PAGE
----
/ This bow-shaped wave forms only in the afternoon. © Planet-C Share this story
You wouldn’t expect a toy spinning top to be rotating at precisely the same rate every time you glance at it, but you probably would expect a planet to. Yet observations of Venus over the years have come up with slightly different numbers when calculating the length of a Venusian day based on its rotation.
Venus is weird enough that we have to be careful to specify what we mean by “a day.” Because Venus slowly spins clockwise as it orbits counterclockwise around the Sun, sunlight takes a lap around the planet faster than Venus itself does a 360. Sunrise to sunrise (metaphorically speaking, given Venus’ cloud-choked atmosphere), a day there is about 117 Earth-days long. Measurements by the Magellan spacecraft in 1990 and Venus Express in 2006 differed by about 7 minutes, though. That wasn’t slop in the measurement — it was a real change.
So why would Venus be slightly changing its rotation speed over time? The most obvious suggestion is that tidal forces from the Sun are somehow responsible. But the recent Japanese spacecraft spotted something strange in Venus ’clouds that shows its atmosphere may have more to do with it.
Akatsuki saw a gigantic ridge at the top of the cloud layer that stayed in place despite the fact that Venus ’atmospheric circulation circumnavigates the globe in just four Earth-days. The cloud ridge was located above a region of highlands called Aphrodite Terra and seemed to be a shockingly large atmospheric gravity wave — not unlike a stationary ripple above a rock in a flowing stream.
It’s too subtle to notice on Earth without extremely precise measurement techniques, but the atmosphere can trade angular momentum with the solid planet, slightly speeding up or slowing down its rotation. Based on this fact, a team led by UCLA’s decided to investigate whether that giant atmospheric wave could help explain Venus ’variable day.
To do this, the group turned to an existing climate model designed for Venus. The problem is that the spatial resolution of this model is too coarse to include a detailed representation of the topography of Aphrodite Terra. Rather than create an impractically slow-running model by greatly increasing the resolution, the researchers instead worked to code in the physical consequences of the topography on the atmosphere. This is called “parameterization,” and it’s done for all sorts of things that occur at a smaller scale than a model grid cell — right down to the formation of microscopic cloud droplets.
Having added the wind stress from an invisible mountain range, the researchers let the model run. And sure enough, a large atmospheric wave formed that looked a lot like the real one. It wasn’t just over Aphrodite Terra — smaller waves seen over other highlands were also reproduced.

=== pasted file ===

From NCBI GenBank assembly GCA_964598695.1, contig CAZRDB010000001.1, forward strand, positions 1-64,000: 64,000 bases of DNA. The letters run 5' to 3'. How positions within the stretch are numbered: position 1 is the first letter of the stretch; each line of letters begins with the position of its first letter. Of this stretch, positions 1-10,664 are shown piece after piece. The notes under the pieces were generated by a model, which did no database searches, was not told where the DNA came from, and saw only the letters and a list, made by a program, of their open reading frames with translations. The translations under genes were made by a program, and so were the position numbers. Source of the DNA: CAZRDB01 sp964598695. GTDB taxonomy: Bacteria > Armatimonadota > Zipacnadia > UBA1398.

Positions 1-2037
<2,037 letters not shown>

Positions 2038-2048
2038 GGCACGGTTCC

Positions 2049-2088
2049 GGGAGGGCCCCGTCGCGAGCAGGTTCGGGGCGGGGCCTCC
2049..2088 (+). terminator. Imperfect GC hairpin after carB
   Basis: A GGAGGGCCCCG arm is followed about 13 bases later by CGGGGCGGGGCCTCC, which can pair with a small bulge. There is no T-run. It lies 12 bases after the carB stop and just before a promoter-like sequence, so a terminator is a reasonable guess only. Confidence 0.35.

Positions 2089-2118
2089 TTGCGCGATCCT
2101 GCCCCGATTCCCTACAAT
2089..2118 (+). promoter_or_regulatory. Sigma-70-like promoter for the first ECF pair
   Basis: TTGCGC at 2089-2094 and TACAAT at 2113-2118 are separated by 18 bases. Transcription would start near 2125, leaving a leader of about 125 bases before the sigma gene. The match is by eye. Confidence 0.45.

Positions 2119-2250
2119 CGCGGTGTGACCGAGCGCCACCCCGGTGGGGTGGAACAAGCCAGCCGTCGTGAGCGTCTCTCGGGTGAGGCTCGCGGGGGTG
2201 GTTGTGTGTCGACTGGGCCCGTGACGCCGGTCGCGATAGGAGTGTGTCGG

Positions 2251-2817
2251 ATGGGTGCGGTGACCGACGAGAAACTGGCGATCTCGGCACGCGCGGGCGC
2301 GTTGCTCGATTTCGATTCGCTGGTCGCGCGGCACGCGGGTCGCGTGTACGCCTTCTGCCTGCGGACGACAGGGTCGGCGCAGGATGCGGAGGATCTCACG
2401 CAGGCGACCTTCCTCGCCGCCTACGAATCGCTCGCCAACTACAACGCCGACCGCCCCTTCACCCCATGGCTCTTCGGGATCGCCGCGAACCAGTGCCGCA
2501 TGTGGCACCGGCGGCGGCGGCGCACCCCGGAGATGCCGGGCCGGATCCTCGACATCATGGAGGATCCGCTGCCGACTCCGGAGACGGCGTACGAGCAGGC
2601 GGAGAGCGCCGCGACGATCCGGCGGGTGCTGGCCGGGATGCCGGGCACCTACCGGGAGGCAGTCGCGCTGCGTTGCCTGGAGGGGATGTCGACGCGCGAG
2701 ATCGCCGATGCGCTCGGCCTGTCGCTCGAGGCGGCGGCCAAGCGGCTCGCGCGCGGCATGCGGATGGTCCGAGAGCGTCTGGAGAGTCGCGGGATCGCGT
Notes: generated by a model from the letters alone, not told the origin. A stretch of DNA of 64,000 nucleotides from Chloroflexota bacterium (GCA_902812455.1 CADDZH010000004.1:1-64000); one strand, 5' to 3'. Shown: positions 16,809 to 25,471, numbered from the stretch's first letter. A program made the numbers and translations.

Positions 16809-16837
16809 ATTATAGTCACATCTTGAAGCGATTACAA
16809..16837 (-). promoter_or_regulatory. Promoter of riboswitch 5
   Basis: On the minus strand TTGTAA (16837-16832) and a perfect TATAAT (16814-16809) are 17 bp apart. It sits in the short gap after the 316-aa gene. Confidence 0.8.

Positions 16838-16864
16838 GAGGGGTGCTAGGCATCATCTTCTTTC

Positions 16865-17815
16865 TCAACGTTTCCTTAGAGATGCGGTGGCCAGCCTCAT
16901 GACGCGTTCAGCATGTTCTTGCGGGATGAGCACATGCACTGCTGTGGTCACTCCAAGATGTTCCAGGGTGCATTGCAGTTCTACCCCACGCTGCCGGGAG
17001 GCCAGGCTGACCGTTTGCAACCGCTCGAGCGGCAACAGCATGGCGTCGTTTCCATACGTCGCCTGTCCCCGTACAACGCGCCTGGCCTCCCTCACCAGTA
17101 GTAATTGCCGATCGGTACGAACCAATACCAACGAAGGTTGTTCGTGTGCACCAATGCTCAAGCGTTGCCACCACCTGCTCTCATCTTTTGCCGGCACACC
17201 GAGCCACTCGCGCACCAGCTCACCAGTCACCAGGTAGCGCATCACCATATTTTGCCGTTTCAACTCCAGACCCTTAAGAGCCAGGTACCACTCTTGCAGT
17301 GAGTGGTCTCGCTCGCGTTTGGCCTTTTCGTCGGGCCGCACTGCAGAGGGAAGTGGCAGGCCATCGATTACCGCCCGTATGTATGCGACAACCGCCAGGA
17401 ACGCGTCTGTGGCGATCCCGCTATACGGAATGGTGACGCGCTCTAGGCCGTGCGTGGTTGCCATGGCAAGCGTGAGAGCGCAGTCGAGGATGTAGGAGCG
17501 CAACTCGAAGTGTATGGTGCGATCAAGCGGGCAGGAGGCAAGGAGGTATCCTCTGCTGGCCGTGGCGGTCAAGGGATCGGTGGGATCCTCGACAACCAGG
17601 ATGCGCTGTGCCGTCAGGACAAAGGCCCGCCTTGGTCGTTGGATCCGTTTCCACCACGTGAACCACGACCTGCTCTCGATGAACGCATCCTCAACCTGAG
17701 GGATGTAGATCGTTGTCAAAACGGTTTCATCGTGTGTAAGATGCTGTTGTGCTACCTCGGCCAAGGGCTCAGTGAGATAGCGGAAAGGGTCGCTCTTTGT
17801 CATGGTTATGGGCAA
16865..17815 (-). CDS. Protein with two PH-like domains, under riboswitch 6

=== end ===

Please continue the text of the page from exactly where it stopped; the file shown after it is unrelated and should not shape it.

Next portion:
Most importantly, the timing of these waves matched observations. The wave over equatorial Aphrodite Terra actually appears in the afternoon (relative to the very long Venusian day) and fades by dusk. The reason for this daily cycle appears to be the surface temperature. Although Venus ’milky atmosphere blocks much of the incoming sunlight, the surface layer of atmosphere warms a few degrees by afternoon. As warm fluid tends to rise, this makes it possible for the winds to pop up and over the highlands rather than be blocked by them. The fact that surface wind speeds pick up in the afternoon also helps.
With that established, you can work out how much of an influence this atmospheric torque should have on Venus ’rotation. In the model, observing Venus when it is afternoon at Aphrodite Terra would give you the impression that its day is two minutes longer than if you observed it at midnight — a significant portion of the seven-minute difference between our past measurements. Add in the effects of tidal interactions with the Sun and a larger portion is accounted for.
Unfortunately, the model isn’t suited to simulating what happens after years and years of this atmospheric cycle playing out. The researchers say we’ll need more measurements of Venus throughout its daily cycle and a different model to zero in on all the factors at play.
It would be a feat of its own to build a watch that doesn’t simply melt at Venus’ hellish surface temperature, but if you did, keeping time would apparently require accounting for the shoving match between solid planet and atmosphere .
Nature Geoscience, 2018. DOI: ().
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